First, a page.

I work in a medium that's constantly either telling you you're worthless or genius My career has had a lot of ups and downs, but I have learnt to hang in there. When I started out [working as an animator on Disney's The Fox and the Hound, in 1981], for a long time people treated me as if I was insignificant, and I had to ignore it the same way I ignored people when they later started praising me too much.
It was difficult to turn down 'Star Wars' I've loved Star Wars since I saw the original, and I know George [Lucas]. But when I was asked to direct [Episode Seven], I was working on my own idea – Tomorrowland: we had a script we liked, George Clooney and Hugh Laurie had committed to it, and I didn't know whether, if we lost that momentum, we'd ever recapture it.
There are great animators just as there are great actors I gave a talk once using [digital] animation from the  movie Dragon Heart. I showed two sequences and asked the audience which they believed; they said one sequence but not the other, as they said it looked fake. I said, "Yes, but why?" They couldn't tell me. The interesting thing was, it was the same technology and the same [animation] model; the only thing different was the animator. You can be convincing without being real.
I'm sad that people think of hand-drawn animation as old-fashioned Hollywood thinks that only computer-animated films can make money. But I don't think it's true; hand-drawn has its own look and all it's waiting for is a good idea. I love it in a way I don't love anything else: I especially love the hand-crafted quality of Disney's dog movies, Lady and the Tramp and 101 Dalmatians, and the work of [the Japanese director Hayao] Miyazaki. I'm working on the next Incredibles now, but somewhere down the line I'll do hand-drawn line again.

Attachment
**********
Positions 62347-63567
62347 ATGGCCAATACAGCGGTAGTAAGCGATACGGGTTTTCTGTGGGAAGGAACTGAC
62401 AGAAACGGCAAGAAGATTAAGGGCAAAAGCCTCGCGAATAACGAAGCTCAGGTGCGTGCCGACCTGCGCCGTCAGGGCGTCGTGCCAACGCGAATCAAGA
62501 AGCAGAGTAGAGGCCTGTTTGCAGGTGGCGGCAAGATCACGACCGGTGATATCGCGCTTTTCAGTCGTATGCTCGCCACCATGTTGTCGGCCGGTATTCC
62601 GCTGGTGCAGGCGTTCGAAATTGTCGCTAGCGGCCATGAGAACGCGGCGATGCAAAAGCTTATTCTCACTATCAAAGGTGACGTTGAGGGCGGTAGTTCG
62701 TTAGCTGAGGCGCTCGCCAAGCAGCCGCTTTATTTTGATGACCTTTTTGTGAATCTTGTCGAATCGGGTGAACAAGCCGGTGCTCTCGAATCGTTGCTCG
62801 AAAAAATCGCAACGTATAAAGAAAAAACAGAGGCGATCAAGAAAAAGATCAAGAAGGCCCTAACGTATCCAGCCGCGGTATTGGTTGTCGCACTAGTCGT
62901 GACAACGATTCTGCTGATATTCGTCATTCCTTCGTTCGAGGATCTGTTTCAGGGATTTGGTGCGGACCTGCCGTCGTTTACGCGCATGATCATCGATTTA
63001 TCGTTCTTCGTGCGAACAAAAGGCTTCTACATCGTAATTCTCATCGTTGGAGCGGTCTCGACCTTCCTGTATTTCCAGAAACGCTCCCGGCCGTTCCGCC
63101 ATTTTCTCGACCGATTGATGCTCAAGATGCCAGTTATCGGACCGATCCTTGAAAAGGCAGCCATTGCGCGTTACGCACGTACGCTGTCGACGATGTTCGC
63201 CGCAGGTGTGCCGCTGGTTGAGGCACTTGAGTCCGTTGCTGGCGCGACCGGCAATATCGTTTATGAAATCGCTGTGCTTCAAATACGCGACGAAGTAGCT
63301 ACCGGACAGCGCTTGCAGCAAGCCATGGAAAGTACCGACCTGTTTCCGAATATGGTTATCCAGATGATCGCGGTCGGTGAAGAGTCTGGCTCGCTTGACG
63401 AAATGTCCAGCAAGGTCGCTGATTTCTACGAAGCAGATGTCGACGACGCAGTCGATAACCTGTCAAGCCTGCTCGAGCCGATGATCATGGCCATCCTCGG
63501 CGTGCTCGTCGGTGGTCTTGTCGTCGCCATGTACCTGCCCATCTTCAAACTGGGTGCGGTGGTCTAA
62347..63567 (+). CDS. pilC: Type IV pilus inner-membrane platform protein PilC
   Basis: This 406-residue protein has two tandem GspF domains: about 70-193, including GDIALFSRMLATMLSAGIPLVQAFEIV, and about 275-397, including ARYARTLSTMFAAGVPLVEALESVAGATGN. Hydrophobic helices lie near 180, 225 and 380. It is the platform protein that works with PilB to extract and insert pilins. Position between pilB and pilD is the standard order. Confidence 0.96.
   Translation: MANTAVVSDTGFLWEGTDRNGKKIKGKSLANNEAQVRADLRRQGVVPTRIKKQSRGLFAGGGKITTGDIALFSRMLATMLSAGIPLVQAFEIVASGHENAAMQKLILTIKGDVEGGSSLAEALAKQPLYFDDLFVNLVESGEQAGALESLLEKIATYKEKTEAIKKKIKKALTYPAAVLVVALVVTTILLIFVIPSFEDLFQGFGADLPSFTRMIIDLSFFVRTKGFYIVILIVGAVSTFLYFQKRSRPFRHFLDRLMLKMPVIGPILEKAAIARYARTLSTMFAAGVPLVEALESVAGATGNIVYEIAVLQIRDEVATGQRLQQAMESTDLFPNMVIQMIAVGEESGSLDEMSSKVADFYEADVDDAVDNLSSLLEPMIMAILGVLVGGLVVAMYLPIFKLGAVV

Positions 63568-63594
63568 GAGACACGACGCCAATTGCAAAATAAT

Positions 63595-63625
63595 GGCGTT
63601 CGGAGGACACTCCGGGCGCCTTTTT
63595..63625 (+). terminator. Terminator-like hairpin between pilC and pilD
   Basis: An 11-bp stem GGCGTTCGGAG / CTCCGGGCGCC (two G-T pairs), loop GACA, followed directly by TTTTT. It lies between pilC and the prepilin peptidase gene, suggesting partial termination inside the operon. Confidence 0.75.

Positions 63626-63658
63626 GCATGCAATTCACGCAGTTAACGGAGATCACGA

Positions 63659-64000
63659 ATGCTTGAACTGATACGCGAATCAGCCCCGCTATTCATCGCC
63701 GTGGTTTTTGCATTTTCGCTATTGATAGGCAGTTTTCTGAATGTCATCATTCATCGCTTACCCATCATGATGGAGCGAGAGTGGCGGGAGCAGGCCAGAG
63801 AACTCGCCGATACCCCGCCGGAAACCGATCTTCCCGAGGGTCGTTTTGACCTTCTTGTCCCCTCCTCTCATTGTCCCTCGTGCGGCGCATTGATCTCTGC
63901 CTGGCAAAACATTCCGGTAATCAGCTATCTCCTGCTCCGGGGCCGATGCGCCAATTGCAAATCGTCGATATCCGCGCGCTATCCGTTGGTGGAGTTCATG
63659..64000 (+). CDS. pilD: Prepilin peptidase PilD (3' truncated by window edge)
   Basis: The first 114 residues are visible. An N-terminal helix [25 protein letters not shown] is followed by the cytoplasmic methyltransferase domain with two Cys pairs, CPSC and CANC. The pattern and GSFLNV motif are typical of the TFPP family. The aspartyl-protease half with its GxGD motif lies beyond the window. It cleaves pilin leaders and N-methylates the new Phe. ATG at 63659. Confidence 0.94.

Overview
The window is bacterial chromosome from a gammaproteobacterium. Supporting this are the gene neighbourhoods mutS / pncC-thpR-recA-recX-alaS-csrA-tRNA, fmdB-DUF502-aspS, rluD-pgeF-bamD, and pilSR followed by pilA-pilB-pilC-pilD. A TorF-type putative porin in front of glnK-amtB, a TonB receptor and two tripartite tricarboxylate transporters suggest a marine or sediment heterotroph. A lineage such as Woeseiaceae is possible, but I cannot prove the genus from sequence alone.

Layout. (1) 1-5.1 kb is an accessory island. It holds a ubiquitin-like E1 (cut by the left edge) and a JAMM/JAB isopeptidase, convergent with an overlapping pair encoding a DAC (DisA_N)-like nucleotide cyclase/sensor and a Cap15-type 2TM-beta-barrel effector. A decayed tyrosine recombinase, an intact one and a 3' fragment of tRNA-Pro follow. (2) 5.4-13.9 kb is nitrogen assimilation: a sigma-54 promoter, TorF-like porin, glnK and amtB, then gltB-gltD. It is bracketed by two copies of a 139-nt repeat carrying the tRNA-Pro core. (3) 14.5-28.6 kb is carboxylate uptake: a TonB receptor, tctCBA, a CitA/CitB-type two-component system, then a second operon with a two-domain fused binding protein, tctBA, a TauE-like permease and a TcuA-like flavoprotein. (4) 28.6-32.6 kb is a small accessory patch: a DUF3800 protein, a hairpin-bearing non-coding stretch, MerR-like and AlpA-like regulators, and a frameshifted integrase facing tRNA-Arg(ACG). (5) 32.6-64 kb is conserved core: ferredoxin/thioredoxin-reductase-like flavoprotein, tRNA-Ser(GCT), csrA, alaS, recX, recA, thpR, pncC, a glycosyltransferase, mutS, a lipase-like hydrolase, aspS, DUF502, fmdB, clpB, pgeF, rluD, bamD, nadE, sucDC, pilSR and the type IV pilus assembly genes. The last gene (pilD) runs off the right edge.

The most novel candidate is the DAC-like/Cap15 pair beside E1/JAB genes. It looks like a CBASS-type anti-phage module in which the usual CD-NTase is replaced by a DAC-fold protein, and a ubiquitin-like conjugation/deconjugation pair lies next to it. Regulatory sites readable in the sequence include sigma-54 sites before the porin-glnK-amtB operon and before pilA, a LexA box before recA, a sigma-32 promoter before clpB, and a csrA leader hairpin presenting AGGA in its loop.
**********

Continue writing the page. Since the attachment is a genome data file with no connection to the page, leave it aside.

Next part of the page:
There is a tendency to credit only the actor for a motion-capture performance Andy Serkis is a great example because he is really gifted, but I know of shots from The Lord of the Rings where they didn't use any of Andy's stuff – the animators did it.
Great ideas come from unexpected places I find that sometimes something will happen to suggest the ending of a new film and you don't even know the story yet, but you go, wow, that could be a great ending, but how would I get to that ending and who would the characters be? I reverse-engineer it. One idea I've been enthusiastic about for years, "Ray Gunn" [a work-in-progress animated film about a detective in a retro-styled future], came from misunderstanding the lyrics to a B52s song.
At some point, our basic consensus view about the future turned dark Decades ago, the consensus view in society was that the future was going to be really cool: there were going to be jetpacks, we'd find a way past war, and people had a belief that their kids' future would be brighter than their own. Now the consensus view is that we are screwed and if you hold any optimism for the future, you are considered quaint. But I don't subscribe to that: while I believe that Earth is on a bad path in many ways, I also believe that we can change that path every single day in the decisions we make.
Brad Bird, 57, is an American film director, screenwriter and animator best known for his digitally animated films such as 'The Iron Giant', 'The Incredibles' and 'Ratatouille', as well as live-action films including 'Mission: Impossible – Ghost Protocol'. His latest film, the live-action 'Tomorrowland' (12A), is on general release in cinemas nowReuse content